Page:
Another daughter was struggling with a book report for school. Since writing is part of what I do for a living, she figured I could whip it out for her fast and easy. Instead I helped her write it. She learned more than what the book taught in that report. One son and I. built his Cub Scout Pine Wood Derby race car together. The derby often brings out in dads the battle cry of fabled football coach Vince Lombardi, “Winning isn’t everything. Winning is the only thing.” Dad’s sometimes bond more with the car than with the kid. But my son and I combined our skills and thereby produced a singularly homely, overweight, ugly duckling which, dragging its spare tire, refused to even leave the starting line. We won runner up Mr. Congeniality and son. I had mercifully forgotten that night, but to my son it was a Gran Prix, Indianapolis 500 championship memory.

The book is full of these inconsequential life altering moments. The piggy back rides up to prayers and bed, the listening to a childhood tragedy such as being snubbed by a friend, the “Yo” hollered back to them when they needed me, later the holding and marveling of the grand babies they brought into the world were all so much more powerful and lasting than the platitudes I pontificated in Home Evening (although they remembered many more of them than I would have ever expected.)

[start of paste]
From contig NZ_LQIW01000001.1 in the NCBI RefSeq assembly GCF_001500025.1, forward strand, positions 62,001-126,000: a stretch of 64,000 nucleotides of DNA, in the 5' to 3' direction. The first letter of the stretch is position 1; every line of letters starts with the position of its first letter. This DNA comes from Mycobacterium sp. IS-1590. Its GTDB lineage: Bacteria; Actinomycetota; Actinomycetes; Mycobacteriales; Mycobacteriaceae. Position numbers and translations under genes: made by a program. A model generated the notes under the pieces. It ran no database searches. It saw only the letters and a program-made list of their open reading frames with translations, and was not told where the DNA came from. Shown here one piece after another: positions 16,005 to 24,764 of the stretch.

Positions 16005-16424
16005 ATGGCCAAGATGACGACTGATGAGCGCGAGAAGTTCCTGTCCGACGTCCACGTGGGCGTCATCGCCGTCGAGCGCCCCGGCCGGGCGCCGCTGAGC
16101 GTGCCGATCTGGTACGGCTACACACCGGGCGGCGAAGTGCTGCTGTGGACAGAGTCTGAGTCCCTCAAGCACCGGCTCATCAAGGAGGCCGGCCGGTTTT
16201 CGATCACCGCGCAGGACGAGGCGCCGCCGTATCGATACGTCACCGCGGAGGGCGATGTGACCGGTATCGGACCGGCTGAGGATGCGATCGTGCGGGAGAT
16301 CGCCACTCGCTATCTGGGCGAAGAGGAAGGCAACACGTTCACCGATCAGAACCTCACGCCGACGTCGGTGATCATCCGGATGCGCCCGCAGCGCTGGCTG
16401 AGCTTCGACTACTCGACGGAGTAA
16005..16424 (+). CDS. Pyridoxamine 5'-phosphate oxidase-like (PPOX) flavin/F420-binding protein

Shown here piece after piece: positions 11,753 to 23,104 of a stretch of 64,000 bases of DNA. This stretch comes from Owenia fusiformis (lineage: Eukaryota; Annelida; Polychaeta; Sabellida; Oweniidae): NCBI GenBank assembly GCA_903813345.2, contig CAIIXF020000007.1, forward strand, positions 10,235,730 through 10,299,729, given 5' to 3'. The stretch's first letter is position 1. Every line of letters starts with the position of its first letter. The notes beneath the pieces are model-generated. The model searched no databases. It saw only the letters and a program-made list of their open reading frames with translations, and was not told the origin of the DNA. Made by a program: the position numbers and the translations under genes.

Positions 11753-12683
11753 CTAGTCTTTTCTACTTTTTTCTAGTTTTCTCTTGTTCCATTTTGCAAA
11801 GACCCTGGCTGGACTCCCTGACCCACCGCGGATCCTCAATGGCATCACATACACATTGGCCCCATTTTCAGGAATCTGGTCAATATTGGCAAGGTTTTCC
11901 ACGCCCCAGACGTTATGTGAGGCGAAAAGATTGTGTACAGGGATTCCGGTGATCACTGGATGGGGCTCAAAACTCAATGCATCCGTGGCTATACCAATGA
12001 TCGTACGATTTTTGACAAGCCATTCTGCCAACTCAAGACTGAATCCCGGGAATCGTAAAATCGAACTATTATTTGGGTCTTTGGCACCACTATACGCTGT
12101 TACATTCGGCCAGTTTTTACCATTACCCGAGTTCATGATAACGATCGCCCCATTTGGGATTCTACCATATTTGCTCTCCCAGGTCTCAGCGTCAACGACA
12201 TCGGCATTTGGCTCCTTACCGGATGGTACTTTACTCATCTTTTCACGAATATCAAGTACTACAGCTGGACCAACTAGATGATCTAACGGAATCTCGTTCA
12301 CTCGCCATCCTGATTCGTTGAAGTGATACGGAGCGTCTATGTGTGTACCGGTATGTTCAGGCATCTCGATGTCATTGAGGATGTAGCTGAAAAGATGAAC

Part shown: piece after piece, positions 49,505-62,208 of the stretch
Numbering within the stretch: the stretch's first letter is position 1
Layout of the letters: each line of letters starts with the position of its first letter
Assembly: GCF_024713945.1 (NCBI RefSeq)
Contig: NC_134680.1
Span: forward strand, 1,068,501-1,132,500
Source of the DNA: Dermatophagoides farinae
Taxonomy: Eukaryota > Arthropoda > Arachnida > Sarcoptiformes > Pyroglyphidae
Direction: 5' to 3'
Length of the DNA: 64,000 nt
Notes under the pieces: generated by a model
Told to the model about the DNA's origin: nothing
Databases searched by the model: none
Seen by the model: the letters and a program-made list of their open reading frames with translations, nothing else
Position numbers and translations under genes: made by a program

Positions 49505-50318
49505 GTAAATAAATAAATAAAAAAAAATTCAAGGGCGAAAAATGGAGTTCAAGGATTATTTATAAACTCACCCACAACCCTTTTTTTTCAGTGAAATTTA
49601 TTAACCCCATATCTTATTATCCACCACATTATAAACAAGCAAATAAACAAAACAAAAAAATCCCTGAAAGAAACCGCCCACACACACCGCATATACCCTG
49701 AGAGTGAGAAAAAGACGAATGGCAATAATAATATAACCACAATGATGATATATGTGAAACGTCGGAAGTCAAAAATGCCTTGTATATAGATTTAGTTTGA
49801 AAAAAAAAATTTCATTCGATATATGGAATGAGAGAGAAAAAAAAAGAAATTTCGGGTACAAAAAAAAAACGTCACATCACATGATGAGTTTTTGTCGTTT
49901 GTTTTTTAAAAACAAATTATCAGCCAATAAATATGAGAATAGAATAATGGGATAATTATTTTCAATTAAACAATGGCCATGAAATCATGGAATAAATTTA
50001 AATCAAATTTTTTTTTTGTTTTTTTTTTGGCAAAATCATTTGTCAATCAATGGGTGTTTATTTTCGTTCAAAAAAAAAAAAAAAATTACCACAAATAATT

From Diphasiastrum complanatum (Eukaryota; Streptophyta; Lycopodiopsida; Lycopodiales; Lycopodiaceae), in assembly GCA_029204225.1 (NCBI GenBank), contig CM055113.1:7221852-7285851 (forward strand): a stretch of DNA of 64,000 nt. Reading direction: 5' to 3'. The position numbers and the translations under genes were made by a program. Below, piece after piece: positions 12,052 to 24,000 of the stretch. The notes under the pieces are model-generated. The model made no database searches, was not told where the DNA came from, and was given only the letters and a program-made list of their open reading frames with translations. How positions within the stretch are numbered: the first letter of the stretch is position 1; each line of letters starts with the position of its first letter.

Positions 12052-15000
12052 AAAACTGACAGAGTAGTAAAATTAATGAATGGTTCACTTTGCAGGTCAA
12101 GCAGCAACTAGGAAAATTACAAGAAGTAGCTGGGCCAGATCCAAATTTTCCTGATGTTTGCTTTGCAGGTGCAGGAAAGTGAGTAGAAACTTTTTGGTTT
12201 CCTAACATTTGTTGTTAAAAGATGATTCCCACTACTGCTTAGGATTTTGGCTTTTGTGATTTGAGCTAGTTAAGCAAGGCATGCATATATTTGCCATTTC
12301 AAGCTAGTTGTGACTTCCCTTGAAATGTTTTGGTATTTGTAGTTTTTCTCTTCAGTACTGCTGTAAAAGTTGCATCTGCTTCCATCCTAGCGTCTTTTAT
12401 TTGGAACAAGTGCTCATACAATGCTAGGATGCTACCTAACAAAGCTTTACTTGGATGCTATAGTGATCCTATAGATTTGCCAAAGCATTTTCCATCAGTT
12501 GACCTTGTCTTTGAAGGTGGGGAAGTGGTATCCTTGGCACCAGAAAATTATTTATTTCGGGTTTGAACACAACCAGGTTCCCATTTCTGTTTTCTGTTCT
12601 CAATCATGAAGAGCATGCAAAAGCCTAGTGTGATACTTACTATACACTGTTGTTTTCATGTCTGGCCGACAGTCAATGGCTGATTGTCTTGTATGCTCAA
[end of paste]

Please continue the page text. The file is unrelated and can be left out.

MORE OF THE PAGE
But pardon me while I gush a little. The overall appreciation, patience, and love they had, and have for an imperfect specimen of a father/grandpa who is stumbling along pretty much making it up as he goes was humbling and gratifying to me. A guy can’t be all bad when gets to be the father of people like that. In my totally unbiased opinion, our children and the spouses they have succeeded in marrying are irrefutable evidence of superior parenting (ok, mostly on their mothers’ side.) And if that isn’t conclusive, let me tell you about my grand children. They personify a collection of superlatives that would drain a thesaurus dry Why just the other day one of my granddaughters said the cutest… Hey wait. Come back. I’m just getting started…